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The Kite Runner: Redemption
Transcript of The Kite Runner: Redemption
- to free from what distresses or harms
- to get or win back
- to free from the consequences of sin
- to change for the better
- to atone for/offset a negative effect
What is Redemption?
"Hassan is dead now. That boy sleeping on the couch is Hassan's son. He's my nephew. That's what you tell people when they ask... And one more thing, General Sahib, you will never again refer to him as 'Hazara boy' in my presence. He has a name and it's Sohrab"
This quote shows Amir standing up for Sohrab, once again trying to redeem himself to Hassan and his family by finally doing the right thing by them. Amir feels as though by doing this he is proving that he was faithful to Hassan all along and is removing his guilt.
"I was going to win, and I was going to run that last kite. Then I'd bring it home and show it to Baba. Show him once and for all that his son is worthy. Then maybe my life as a ghost in this house would finally be over." (60)
In this quote Amir says that since he won the kite tournament, the only thing that he needs to show his dad is the final kite. Amir thinks that his dad does not love him and unless he wins the kite tournament and brings home the last kite, his dad will continue to not pay attention to him.
"What was so funny was that, for the first time since the winter of 1975 I felt at peace. I laughed because I saw that, in some nook in the corner of my mind, I had been looking forward to this." (pg 303)
This quote shows how Amir feels at peace after Assef almost kills him. He feels as though taking the beating from Assef is him finally showing that he would do anything for Hassan. He is, in a way, finally redeeming himself for his wrong doing and he is standing up for not only Hassan but his son as well.
Emily, Laura, Mitchell, and Dylan
The Kite Runner: Redemption
"Because the truth of it was, I always felt like Baba hated me a little. And why not? after all I had killed his beloved wife, his beautiful princess, hadn't I? The least I could have done was to have had the decency to have turned out more like him. But I hadn't turned out like him. Not at all." (20)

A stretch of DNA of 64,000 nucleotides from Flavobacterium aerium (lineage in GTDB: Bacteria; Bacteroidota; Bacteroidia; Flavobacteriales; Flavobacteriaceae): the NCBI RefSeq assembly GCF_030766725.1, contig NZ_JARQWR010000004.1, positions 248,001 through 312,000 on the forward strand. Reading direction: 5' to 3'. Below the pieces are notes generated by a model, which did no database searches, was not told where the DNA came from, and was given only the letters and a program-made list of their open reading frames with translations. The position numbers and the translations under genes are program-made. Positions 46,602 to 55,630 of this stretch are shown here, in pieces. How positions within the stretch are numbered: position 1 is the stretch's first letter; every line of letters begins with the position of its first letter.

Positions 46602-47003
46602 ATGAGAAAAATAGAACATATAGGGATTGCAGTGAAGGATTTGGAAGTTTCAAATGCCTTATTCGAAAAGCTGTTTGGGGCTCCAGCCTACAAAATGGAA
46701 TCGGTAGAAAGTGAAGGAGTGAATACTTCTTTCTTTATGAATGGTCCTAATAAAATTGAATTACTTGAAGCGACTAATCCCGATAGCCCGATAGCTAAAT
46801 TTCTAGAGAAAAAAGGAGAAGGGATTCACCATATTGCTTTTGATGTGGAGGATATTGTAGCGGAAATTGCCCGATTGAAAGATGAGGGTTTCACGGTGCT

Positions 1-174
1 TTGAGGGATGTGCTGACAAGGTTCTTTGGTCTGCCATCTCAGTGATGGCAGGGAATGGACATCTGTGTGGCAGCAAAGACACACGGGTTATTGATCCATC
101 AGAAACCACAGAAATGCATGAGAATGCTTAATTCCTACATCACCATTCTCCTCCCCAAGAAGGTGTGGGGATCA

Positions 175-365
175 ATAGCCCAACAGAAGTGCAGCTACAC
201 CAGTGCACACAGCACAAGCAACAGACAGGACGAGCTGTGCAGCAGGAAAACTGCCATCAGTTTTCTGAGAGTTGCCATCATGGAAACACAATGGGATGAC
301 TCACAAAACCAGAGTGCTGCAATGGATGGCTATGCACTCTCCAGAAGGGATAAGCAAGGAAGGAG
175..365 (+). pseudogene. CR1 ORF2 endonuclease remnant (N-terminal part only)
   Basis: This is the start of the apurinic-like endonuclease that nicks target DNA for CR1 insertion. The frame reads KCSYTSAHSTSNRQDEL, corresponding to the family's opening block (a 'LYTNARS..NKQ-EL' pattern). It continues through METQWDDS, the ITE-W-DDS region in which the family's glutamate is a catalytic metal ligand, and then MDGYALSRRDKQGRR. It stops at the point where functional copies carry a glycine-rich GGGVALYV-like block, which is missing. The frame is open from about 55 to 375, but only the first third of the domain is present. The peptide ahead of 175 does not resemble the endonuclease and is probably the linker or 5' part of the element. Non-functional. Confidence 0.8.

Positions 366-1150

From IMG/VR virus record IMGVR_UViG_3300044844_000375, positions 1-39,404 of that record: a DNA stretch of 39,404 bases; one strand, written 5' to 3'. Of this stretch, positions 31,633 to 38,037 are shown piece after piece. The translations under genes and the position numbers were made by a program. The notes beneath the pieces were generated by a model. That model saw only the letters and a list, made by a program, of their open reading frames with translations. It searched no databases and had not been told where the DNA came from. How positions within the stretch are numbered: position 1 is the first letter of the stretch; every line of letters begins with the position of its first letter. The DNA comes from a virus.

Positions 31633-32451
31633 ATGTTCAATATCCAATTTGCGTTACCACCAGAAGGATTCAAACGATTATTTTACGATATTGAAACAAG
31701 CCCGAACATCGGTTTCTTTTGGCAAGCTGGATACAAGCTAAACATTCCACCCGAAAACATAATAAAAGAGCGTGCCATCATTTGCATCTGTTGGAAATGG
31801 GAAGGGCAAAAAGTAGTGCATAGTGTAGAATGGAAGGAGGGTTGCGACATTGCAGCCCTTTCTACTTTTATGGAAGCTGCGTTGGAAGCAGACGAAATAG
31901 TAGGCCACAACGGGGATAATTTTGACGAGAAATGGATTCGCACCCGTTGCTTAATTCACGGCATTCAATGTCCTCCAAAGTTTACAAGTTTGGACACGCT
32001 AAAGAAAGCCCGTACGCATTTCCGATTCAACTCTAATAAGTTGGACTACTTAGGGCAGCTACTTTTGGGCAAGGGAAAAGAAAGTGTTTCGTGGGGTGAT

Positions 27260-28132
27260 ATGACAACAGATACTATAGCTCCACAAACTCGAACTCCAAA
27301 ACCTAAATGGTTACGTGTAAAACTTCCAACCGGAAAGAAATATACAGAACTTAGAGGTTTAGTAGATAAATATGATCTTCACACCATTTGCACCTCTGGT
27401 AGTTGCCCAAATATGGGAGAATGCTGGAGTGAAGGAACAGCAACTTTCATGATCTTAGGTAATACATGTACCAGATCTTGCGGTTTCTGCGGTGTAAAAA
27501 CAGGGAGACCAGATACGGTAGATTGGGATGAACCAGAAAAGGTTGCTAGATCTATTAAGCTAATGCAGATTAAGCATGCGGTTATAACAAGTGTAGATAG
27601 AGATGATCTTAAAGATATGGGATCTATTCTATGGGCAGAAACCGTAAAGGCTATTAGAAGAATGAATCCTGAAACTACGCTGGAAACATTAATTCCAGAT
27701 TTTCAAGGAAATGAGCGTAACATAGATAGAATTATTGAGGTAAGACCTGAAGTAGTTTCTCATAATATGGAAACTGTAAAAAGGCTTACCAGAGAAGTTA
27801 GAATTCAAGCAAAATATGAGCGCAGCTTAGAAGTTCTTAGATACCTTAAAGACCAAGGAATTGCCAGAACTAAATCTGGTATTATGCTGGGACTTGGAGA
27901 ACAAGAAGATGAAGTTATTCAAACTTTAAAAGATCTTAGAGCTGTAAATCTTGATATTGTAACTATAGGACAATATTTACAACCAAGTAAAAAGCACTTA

In this quote Amir is blaming himself for the death of his mother because she died giving birth to him, and he thinks that it was his fault. Amir also thinks that Baba blames his for murdering his wife, and Amir thinks that he needs to redeem himself by being the perfect son for his father.
"My suspicions had been right all those years. He knew about Assef, the kite, the money, the watch with the lightning bolt hands. He had always known. Come. There is a way to be good again, Rahim Khan had said on phone just before hanging up" (202)
In this quote Amir has confirmed that Rahim Khan is aware of all he has done. It shows that Amir wants to redeem himself of all that he has done.
Symbol #1: The Blue Kite
Symbol #2: Pomegranate Tree
The pomegranate tree is originally a symbol of Amir and Hassan's friendship, but after Hassan's rape it takes on a new meaning. Amir feels extremely guilty for letting Hassan be assaulted in order to find acceptance from his father, and looks for redemption through physical pain. The pomegranate tree serves as a symbol for Amir's sin and redemption soon after the incident. He asks Hassan to hit him with a pomegranate, so that he can lessen his guilt and compensate for the pain he imposed. Instead, Hassan refuses to do this however, leaving Amir just as burdened.
Symbol #3: Harelip Scar
Hassan is born with a cleft-lip, which Baba pays to fix as a birthday gift. The surgery leaves a noticeable scar, and a bond between Baba and Hassan that Amir is envious of. Later in the novel, Hassan is left with a similar scar after fightin Assef in order to save Sohrab. This journey is Amir's ultimate effort in finding redmeption for betraying Hassan as a boy, and finally feels relieved after fighting Assef. The scar symbolizes Amir's quest for redemption as well as his equivalence with Hassan. Amir's guilt is put at rest and he has finally found a way of "becoming good again".
One of the first conflicts introduced is Amir's guilt for supposedly killing his mother. He feels he can only make it up to Baba by winning the kite tournament, showing that the blue losing kite is a symbol of his search for redemption. Amir's commitment to finding acceptance from his father is apparent, especially to Hassan. Knowing how important the blue kite is to Amir, Hassan chooses to face the consequences of keeping the kite, instead of leaving safely without it.
"Sometimes, I think everything he did, feeding the poor on the streets, building the orphanage, giving money to friends in need, it was all his way of redeeming himself. And that, I believe, is what true redemption is, Amir jan, when guilt leads to good" (316)
This quote shows Rahim Kahn's letter to Amir where he tries to teach him about redemption using his father as an example. This helps Amir understand how to redeem himself of all his mistakes.